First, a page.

Last week, I wrote a blog describing how 2018 will be the year of advanced prevention. Now we’ve had technologies for blocking cyber-attacks and malware for decades (i.e., antivirus software, firewalls, IPS, etc.), so what exactly is advanced prevention? I believe advanced prevention sits at the intersection of two other cybersecurity trends:
- Software-defined security functionality. Software-defined everything makes it easier to deploy, configure, and scale security controls.
- Artificial intelligence. AI uses algorithms to comb through mountains of data to increase detection/blocking efficacy, provide granular risk scoring, and fine-tune decision making.
In the past, many security controls were based upon rules/heuristics and often required ample time for deployment, configuration, customization, etc. When the two advanced prevention trends come together, they produce security controls that are easier to deploy, easier to operate, and offer more accurate detection/blocking rates. Thus, organizations can deploy advanced prevention controls, decrease the attack surface, reduce security noise, and focus precious human resources on high-value tasks.
I highlighted five advanced prevention technologies in my last blog: Next-generation endpoint security software, threat intelligence gateways, secure DNS, micro-segmentation, and intelligent application controls. Here are a few more for consideration:
- Software-defined perimeter (SDP) technologies. As I’ve written before, no one has an SDP budget right now but everyone has an SDP requirement. This is because SDP is built specifically for cloud and mobility. What SDP really does is modernize the concept of a VPN by setting up a secure tunnel between users/devices and applications regardless of their location. Users get the convenience of direct connection to applications and services, while CISOs gain the security benefits of “zero-trust” networking. In this way, SDP qualifies as advanced prevention as it enforces RBAC rules, limiting approved users’ purview of the network at large. I’m following many SDP providers including Cyxtera (formerly Cryptzone), Google (BeyondCorp), Vidder, ScaleFT, and Zscaler. Oh, and I fully expect Cisco to jump in with both feet in 2018 as well.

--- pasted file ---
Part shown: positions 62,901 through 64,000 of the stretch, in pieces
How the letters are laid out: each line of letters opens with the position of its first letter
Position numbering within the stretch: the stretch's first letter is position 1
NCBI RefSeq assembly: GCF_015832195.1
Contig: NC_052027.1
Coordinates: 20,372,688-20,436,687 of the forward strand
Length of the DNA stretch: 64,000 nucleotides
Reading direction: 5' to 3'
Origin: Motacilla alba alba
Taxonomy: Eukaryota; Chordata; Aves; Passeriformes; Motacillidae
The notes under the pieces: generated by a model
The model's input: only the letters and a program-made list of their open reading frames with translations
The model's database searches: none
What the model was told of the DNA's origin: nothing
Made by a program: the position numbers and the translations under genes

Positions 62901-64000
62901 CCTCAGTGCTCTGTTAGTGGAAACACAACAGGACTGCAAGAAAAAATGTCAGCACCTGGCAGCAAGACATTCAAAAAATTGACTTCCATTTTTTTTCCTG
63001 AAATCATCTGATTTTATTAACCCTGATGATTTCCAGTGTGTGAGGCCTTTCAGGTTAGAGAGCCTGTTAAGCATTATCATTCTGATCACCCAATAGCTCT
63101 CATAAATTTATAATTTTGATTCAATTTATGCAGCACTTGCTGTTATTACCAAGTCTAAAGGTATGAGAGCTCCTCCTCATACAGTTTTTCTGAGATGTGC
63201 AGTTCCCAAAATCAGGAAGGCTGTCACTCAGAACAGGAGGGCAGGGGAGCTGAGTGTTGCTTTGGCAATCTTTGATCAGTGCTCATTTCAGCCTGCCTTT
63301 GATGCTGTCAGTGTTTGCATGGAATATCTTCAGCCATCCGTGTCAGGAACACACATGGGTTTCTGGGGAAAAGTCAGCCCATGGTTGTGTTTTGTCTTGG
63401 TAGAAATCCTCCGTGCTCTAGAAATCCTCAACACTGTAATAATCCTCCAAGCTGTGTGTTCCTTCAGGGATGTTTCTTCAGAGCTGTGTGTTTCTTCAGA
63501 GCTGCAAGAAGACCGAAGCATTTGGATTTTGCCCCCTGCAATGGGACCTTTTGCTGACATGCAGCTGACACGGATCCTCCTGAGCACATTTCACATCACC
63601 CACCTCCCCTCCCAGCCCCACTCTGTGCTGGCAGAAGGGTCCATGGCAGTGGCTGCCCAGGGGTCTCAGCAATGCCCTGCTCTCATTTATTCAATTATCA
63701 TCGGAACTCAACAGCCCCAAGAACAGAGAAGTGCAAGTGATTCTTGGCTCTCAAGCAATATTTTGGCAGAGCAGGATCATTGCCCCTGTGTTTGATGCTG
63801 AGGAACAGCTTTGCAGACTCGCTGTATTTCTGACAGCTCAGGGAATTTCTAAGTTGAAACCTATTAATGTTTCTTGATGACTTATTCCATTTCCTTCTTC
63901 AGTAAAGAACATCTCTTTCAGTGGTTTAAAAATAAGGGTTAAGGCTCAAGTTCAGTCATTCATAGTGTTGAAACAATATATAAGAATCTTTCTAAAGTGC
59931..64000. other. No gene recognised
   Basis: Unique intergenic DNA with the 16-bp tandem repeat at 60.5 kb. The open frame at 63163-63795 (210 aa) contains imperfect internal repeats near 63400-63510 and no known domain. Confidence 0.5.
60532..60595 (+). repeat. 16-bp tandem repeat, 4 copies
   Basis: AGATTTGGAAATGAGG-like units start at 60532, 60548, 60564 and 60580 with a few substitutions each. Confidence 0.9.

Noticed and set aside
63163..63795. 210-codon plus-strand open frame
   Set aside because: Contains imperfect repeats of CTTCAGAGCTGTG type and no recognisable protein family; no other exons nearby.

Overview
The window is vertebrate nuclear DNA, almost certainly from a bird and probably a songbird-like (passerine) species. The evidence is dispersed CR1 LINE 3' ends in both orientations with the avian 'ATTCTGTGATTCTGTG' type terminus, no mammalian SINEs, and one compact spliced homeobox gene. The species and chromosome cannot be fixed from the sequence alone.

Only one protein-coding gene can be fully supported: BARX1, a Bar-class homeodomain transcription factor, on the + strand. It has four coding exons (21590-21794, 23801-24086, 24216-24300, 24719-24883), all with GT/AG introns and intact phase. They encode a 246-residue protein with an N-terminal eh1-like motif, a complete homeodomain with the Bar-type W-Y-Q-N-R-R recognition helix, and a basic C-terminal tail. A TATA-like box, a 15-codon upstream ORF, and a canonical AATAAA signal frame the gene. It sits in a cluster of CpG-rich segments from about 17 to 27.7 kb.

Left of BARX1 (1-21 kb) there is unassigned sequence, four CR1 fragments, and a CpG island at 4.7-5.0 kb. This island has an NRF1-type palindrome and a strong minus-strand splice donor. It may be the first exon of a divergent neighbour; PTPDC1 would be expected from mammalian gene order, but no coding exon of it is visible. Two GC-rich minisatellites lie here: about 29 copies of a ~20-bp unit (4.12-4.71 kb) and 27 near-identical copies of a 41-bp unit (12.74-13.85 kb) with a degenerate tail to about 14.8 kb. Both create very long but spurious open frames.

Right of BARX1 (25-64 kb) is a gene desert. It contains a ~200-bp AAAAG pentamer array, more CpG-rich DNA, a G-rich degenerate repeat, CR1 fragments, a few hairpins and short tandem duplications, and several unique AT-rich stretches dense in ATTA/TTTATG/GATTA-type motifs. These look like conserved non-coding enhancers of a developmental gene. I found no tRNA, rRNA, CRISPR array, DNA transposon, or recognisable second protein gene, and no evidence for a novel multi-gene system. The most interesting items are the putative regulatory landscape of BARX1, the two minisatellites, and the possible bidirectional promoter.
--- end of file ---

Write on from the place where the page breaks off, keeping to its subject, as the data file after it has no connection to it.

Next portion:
- Risk-based intelligent vulnerability management. Despite years of innovation and VC investment, vulnerability management remains one of the biggest operational challenges for most organizations. Why? It’s a numbers game – large enterprises have thousands of systems with different software revisions and configurations deployed across global networks. How do you prioritize patching activities when CVE scores and vulnerability scanning tools report thousands of high-priority incidents requiring immediate remediation? In the past, we used analogue tuning to define which systems were considered mission-critical but this didn’t provide a level of useful granularity. Fast forward to 2018, and risk-based intelligent vulnerability management tools can consume terabytes of configuration data, asset data, vulnerability data, and threat intelligence to create a fine-grained analysis of which systems really need immediate patching. Risk-based intelligent vulnerability management qualifies as advanced prevention as it can be used to decrease the attack surface while streamlining operations. I’m following Kenna Security in this area but expect others to follow.
- Smartphone-based multi-factor authentication (MFA). Okay, this one has been around for a few years but ESG research from my colleague Mark Bowker indicates that it is gaining momentum. While 28% of organizations already use smartphone-based MFA, 55% are either piloting, evaluating, or planning to use this technology in the future, making 2018 a pivotal year. Smartphone-based MFA will complement the software-defined technology described above to further decrease the attack surface. Vendors like CA, Duo, Okta, RSA, SafeNet, and Symantec will play here.
I’ll be reporting on other advanced prevention technologies and trends throughout 2018. Stay tuned.